Considered one of the most beautiful and welcoming cities in Cuba, Cienfuegos is celebrating its bicentennial on April 22, 2019. The only city in Latin America founded by the French under the Spanish crown, it was initially christened Fernandina de Jagua, and soon after changed its name to honor Don José Cienfuegos, the island’s governor at the time of the city’s foundation.
Surrounded by a wide bay in the south-center of Cuba, the growing city is home to one of the largest ports on the island, in a naturally privileged environment hugging the sea, and is a source of pride for its inhabitants, called Cienfuegueros. So are its architecture and its symmetrical urban layout, in particular its well-preserved historical center, declared by UNESCO as a World Heritage Site.
Although small compared to other Cuban cities, Cienfuegos has a unique charm. The cradle of numerous legends, its beauty has inspired musicians and poets, and earned it the title of the Pearl of the South.
On the city’s bicentennial, OnCuba recommends five distinctive sites in the city and its surroundings that should not be missed.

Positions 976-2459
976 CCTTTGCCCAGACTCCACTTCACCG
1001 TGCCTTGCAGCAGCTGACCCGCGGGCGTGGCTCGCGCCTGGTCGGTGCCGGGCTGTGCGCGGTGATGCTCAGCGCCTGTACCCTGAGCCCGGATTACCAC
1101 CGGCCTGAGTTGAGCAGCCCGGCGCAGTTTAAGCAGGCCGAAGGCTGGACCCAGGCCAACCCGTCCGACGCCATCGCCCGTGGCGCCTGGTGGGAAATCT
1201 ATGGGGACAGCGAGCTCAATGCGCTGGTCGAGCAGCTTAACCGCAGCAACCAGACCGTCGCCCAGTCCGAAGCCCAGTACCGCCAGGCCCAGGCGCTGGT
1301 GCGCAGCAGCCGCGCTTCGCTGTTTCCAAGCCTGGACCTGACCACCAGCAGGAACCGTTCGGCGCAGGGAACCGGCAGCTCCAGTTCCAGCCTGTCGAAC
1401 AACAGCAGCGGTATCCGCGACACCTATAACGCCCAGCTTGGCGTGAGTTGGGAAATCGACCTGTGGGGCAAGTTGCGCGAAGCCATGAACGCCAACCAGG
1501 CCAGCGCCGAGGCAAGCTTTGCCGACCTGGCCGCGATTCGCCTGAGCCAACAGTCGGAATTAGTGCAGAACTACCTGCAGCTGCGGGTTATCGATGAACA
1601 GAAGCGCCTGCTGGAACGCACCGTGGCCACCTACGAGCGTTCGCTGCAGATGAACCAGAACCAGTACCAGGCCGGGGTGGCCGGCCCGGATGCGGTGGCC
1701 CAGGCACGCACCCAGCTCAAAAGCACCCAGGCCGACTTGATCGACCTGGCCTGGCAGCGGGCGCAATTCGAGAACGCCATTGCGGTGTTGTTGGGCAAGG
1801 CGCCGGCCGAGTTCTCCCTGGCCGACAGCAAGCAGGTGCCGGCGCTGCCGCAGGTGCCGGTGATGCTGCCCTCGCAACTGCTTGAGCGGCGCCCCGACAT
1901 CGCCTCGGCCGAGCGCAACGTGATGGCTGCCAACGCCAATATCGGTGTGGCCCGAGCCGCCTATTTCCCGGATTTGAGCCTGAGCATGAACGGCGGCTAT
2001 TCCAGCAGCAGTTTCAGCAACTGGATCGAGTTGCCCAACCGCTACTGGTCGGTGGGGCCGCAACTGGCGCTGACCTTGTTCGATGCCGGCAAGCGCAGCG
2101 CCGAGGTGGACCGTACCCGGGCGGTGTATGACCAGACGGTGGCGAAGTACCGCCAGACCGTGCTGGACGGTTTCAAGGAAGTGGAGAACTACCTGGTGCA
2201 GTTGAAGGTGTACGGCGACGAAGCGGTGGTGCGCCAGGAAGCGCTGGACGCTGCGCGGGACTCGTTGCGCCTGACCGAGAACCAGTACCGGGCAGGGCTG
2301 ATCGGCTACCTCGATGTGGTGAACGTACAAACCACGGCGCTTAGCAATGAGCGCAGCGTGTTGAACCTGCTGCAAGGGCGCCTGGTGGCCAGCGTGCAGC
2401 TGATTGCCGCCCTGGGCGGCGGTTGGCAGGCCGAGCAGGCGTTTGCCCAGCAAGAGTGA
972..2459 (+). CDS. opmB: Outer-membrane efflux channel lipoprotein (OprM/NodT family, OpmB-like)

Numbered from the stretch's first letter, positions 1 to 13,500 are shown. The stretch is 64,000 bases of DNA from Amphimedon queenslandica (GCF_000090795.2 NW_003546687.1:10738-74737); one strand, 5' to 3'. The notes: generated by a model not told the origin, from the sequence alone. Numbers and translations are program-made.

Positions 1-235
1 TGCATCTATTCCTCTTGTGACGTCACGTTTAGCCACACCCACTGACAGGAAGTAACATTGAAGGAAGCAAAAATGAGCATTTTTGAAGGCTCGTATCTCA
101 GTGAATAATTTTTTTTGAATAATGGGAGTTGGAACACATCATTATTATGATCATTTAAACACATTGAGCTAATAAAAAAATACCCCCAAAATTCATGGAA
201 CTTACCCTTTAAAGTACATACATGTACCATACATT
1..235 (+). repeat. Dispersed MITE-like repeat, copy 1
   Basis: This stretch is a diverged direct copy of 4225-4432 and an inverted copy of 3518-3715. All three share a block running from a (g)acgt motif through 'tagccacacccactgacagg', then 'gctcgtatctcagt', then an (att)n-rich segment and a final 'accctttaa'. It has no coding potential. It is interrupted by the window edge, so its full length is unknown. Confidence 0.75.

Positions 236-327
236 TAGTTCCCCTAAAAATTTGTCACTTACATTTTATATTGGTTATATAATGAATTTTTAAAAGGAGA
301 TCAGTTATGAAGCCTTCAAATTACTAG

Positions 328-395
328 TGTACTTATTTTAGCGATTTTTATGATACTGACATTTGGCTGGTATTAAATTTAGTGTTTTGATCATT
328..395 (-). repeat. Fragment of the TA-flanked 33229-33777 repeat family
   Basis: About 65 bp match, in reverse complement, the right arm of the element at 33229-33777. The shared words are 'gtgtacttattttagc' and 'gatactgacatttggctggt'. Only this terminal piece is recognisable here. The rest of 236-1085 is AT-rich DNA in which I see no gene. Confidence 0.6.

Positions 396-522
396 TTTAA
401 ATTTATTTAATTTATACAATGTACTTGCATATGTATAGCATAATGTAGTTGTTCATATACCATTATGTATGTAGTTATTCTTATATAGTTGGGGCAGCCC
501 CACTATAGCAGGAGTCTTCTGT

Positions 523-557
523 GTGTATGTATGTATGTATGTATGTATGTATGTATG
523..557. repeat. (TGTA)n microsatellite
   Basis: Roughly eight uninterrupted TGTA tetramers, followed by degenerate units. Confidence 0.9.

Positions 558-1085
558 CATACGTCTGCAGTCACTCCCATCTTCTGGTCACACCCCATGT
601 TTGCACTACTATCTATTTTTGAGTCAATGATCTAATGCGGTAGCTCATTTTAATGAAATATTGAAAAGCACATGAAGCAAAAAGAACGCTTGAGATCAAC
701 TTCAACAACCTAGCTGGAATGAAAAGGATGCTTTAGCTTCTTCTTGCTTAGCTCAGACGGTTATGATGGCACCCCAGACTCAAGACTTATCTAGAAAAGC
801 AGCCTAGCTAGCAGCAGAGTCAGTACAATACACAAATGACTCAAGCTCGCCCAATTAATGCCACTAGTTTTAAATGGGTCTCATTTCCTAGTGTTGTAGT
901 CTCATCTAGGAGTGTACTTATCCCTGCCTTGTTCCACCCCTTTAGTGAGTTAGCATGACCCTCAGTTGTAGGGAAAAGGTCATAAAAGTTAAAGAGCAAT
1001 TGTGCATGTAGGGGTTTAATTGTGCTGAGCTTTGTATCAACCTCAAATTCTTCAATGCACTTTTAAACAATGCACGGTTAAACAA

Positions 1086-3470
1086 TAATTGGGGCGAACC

One cannot visit Cienfuegos without stopping by Martí Park. Named since the beginning of the twentieth century in homage to Cuba’s national hero, this plaza is the original heart of the city, since it was there that the French settlers designed the layout of the first streets.
Extending the length of two blocks, the park is crowned by the sculpture of José Martí, erected in 1906, the work of Italian Giovanni Nicolini. In addition, there is an abundance of trees and fountains, an eclectic-style gazebo, and busts of local personalities. A colorful, French-inspired triumphal arch and two marble lions guard the entrances to the park.